Remedy Place, the hip spa in New York and Los Angeles, is launching a line of hyperbaric chambers priced from about $60,000-$100,000, Mr. Howell said. “Think of it like an Emirates first-class seat with a chamber around it. You can work in there or watch TV while the therapy takes effect.”

AirPod, a sleek Australian device, gets Mr. Thomas’s endorsement for oxygenation benefits.

“It’s slim and self-contained, and you sit in a very comfy chair,” he said. “There’s also a lying-down version. Your body is infused with oxygen, which relieves inflammation and stress, and promotes anti-aging and body recovery.”

Upgrade the Old Massage Chair 

Old-fashioned massage is still a key component of recovery, but it’s getting some very updated twists.

“I tried a robotic massager called Aescape recently, and it changed my game on massage therapy,” Mr. Howell said. Using a tablet, clients choose preferred massage techniques; AI-powered Aescape can also mimic techniques of celebrity masseurs, Mr. Howell said. The estimated cost for a residential unit may run $90,000 when it hits the market this year, he said.

Altitude Therapy

Hypobaric treatments, or altitude therapy, “is the opposite of hyperbaric treatment,” Mr. Howell said. An altitude chamber simulates conditions found at high altitudes. “Instead of an hour on a bike, you can spend 30 minutes in the chamber and get a much higher caloric expenditure, because it forces your body to work harder.”

While altitude therapy is popular with military gyms, private clients have started inquiring about the technique, Mr. Howell said.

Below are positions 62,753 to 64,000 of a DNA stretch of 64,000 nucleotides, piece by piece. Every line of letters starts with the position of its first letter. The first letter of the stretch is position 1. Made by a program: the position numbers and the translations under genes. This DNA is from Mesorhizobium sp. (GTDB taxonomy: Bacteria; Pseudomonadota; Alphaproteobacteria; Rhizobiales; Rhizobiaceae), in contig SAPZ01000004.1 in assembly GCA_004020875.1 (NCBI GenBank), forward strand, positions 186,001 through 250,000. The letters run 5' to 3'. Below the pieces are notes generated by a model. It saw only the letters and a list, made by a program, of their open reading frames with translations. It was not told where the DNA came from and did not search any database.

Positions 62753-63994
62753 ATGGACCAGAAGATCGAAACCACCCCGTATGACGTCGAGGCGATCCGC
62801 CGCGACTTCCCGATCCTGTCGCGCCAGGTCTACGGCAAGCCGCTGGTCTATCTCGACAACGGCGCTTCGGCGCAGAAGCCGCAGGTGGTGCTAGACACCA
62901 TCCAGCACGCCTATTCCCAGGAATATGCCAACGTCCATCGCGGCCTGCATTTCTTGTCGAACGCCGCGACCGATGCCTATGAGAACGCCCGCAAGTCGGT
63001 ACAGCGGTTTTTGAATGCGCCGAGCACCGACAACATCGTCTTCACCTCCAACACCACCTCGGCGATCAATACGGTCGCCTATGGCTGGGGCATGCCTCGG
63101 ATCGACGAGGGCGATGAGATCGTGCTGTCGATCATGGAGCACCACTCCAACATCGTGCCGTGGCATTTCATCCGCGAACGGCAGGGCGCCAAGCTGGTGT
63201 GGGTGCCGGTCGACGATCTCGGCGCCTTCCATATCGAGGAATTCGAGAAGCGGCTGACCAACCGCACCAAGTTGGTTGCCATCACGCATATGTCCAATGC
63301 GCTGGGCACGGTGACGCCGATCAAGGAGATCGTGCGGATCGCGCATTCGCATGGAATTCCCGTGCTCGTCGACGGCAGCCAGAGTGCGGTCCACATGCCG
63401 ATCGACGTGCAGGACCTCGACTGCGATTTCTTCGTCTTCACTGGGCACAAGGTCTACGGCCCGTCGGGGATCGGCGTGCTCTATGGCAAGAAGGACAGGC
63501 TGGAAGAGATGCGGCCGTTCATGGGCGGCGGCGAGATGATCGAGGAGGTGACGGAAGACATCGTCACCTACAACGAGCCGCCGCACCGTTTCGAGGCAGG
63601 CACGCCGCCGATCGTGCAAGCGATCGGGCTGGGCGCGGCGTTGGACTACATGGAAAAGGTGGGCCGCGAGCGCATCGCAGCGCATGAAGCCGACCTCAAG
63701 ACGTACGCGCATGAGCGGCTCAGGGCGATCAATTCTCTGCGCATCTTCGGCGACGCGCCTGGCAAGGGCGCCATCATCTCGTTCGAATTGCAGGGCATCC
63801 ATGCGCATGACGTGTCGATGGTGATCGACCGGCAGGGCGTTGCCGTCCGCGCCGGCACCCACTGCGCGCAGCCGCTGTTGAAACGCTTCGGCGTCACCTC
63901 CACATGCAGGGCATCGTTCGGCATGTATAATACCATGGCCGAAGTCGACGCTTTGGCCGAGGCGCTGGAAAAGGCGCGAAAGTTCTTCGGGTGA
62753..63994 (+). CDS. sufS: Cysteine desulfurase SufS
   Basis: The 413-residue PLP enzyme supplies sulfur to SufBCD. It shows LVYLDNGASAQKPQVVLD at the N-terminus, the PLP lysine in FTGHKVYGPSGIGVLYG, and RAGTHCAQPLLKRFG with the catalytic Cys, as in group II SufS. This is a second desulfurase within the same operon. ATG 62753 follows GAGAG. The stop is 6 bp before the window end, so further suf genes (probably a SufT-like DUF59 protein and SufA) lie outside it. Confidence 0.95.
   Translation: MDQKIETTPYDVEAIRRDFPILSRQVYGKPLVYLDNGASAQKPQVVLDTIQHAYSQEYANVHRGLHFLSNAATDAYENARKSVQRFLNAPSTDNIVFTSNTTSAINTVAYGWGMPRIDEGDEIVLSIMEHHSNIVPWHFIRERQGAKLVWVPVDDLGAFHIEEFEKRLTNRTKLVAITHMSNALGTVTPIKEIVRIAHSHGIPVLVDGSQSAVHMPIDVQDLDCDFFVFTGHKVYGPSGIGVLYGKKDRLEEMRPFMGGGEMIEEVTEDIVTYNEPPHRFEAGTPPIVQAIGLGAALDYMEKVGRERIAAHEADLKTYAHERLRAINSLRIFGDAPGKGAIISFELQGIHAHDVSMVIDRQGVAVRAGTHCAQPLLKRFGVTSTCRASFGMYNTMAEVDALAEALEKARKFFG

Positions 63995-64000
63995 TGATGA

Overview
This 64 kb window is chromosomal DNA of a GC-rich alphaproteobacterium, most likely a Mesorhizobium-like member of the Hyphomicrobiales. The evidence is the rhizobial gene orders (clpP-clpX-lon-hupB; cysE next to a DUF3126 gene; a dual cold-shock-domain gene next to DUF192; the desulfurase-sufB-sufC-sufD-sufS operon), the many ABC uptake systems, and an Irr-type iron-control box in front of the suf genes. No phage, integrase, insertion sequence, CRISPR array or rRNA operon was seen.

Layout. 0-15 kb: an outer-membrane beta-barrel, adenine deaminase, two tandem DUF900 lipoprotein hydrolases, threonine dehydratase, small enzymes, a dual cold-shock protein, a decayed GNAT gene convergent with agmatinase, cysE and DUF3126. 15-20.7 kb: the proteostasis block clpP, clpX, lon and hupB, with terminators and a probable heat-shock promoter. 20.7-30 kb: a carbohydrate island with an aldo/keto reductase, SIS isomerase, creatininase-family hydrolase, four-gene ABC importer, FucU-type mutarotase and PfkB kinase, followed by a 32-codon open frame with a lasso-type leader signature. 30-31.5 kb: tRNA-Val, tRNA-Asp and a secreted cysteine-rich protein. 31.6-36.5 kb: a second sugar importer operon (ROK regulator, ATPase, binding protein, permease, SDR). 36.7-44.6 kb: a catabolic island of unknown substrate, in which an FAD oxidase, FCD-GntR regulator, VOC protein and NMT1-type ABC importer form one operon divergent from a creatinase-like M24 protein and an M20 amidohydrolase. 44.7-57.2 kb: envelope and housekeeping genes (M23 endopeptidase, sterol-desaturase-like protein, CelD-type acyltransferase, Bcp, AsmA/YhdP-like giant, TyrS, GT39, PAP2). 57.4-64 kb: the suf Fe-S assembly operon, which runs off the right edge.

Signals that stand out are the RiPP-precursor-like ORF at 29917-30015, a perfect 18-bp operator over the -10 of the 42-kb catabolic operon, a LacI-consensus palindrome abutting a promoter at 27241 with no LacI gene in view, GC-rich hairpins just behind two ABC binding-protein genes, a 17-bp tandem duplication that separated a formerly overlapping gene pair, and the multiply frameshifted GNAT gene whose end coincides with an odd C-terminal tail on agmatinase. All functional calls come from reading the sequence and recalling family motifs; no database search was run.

Wellness, of course, comes at a cost. Mr. Howell estimates that a client in the Hamptons recently spent “$85,000 on a hyperbaric chamber, $14,000 on a sauna, $15,000 on a cold-plunge pool, and another $15,000 on decking and landscaping around his new equipment.” For $125,000-$150,000, “you’re getting an insane setup,” he said.

Likewise, Mr. Thomas of Gym Marine said a gym with top-end recovery options would run about £150,000 (US$183,600),

But your home gym doesn’t need all the things. Mr. Green of Fitness Design Group said creating a “comprehensive space dedicated to home wellness” can range from just $15,000 to $80,000.

“If there’s one misconception, it’s that you need so much equipment,” he said. “You need open space to move, and you need to pick a space where you’re motivated, energized and actually enjoy spending time. Think about the experience, and think about convenience. Less is more.”

For Newer Technology, Try Light Therapy

Many of these new technologies build on the foundations of existing spa amenities to enhance the medical benefits associated with particular treatments and practices. “A sauna is good but an infrared sauna not only heats the body from the outside but also from the inside, so now we can use technology to bring everything one step further and really use the science to maximize the benefits,” Ms. Sardain said.

Light therapy, used to treat everything from skin conditions and aging, to depression and insomnia, to cancer, is a particularly interesting new wellness tool that can easily be incorporated into a home spa setting. Red light therapy, often used to reduce scarring or wrinkles and combat signs of aging, can be administered using a mask over the face, but a homeowner particularly keen to harness its benefits might consider building an entire red-light chamber.

“We know that red light therapy is especially beneficial for everything anti-inflammatory. At the same time, green light can be really interesting because it’s more focused on the skin, so it’s used for under eye circles or hyperpigmentation, things like this,” Ms. Sardain said. “So each different light can be used for something different and that’s something that can relatively easily be incorporated into a home.”